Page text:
Some 40 percent of people surveyed in a recent opinion poll on work and life said they would feel uncomfortable if the number of foreign residents living in their neighborhood increased, while about 20 percent feel resistant to having foreign co-workers, it has been learned.
The survey was conducted by the independent administrative body Japan Institute for Labor Policy and Training in November and December 2015. Of some 4,000 people aged 20 and older who were asked to take the survey, a total of 2,118 of them responded.
Asked about working with foreign colleagues, 38.2 percent said they "don't feel uncomfortable" about foreign co-workers, followed by those who said they "don't particularly feel uncomfortable" about working with them at 37.1 percent. Those who said they feel somewhat uncomfortable about foreign colleagues made up 17.1 percent of respondents, while pollees who said they feel deeply uncomfortable about working with foreigners were at 3 percent.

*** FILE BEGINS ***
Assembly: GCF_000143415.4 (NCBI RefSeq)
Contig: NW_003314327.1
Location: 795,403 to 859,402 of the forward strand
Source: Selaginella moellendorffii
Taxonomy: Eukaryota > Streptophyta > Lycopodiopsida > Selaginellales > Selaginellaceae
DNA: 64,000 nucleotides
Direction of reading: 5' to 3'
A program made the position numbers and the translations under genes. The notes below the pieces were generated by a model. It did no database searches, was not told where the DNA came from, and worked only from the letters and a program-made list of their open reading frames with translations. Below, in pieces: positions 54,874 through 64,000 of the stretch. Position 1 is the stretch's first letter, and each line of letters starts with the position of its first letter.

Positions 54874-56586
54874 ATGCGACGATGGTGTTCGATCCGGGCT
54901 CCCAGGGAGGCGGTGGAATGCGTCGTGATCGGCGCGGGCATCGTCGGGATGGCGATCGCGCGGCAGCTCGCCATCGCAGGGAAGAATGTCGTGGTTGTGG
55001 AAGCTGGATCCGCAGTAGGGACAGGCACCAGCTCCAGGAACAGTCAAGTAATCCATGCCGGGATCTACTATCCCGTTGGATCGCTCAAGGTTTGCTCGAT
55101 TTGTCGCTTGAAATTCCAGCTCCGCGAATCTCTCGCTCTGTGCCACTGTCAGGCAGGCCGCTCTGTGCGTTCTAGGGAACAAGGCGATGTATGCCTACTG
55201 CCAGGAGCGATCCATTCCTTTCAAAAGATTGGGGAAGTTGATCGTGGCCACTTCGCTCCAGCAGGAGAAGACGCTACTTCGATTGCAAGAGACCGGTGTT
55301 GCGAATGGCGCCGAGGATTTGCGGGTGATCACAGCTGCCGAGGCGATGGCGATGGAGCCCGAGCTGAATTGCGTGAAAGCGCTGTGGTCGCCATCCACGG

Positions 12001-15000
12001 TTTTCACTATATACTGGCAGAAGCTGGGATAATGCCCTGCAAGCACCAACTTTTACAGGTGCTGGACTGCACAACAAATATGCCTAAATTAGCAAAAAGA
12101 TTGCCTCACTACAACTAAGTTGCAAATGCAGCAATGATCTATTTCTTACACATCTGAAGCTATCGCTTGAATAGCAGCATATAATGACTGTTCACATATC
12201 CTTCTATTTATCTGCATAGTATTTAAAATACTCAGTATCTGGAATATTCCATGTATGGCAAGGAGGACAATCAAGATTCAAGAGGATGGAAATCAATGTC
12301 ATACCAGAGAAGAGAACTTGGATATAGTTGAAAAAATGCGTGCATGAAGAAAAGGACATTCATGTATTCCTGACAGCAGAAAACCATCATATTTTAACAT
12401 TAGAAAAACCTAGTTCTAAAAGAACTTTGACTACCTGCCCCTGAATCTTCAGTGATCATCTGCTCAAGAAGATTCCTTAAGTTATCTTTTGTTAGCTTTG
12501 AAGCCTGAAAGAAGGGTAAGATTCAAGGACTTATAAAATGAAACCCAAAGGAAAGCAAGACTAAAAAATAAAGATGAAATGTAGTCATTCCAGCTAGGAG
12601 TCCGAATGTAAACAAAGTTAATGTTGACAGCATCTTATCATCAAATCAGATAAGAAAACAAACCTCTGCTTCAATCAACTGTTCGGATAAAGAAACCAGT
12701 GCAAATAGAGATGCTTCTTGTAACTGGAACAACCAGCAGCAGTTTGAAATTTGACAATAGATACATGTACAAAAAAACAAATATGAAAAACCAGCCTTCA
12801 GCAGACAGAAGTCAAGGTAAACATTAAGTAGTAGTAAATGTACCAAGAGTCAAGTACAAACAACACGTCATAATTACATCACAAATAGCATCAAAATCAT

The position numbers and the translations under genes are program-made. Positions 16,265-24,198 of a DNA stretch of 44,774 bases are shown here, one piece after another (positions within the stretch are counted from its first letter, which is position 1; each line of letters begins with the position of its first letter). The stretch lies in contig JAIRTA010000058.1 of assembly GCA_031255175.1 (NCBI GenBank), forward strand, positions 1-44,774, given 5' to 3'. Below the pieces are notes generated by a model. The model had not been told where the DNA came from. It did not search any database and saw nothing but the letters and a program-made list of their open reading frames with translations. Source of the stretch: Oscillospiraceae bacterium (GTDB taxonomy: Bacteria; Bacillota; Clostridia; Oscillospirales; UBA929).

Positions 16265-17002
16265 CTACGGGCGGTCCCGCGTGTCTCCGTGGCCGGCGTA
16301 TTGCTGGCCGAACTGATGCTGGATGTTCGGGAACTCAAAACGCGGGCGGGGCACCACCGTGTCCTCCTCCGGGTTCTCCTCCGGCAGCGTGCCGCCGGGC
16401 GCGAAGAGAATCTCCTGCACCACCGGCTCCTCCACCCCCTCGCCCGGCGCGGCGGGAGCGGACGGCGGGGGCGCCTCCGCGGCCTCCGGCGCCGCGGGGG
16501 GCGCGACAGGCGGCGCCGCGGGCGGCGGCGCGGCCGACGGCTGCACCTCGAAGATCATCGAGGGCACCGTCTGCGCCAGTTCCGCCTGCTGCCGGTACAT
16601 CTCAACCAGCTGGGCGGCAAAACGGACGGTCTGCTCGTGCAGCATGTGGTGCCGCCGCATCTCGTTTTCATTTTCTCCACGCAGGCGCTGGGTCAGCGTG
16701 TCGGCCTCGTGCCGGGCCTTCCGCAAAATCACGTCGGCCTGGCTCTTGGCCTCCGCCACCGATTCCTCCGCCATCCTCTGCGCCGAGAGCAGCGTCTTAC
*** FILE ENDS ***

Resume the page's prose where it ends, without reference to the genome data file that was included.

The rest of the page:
In a question about being served by foreign workers as customers, a total of 16.4 percent said they either feel "somewhat" or "deeply" uncomfortable about being served by such workers.
At the same time, while a total of 55.2 percent of respondents said they are not uncomfortable about the foreign population increasing in their neighborhood, 41.7 percent said they feel resistant to the foreign population growing in their community.
The Japanese government is considering working on measures to expand the number of non-Japanese workers in the country as part of its work-life reform policy. However, an official from the institute that carried out the survey points out that Japan needs to work on not only accepting foreigners as workers but how to accept them in society as a whole.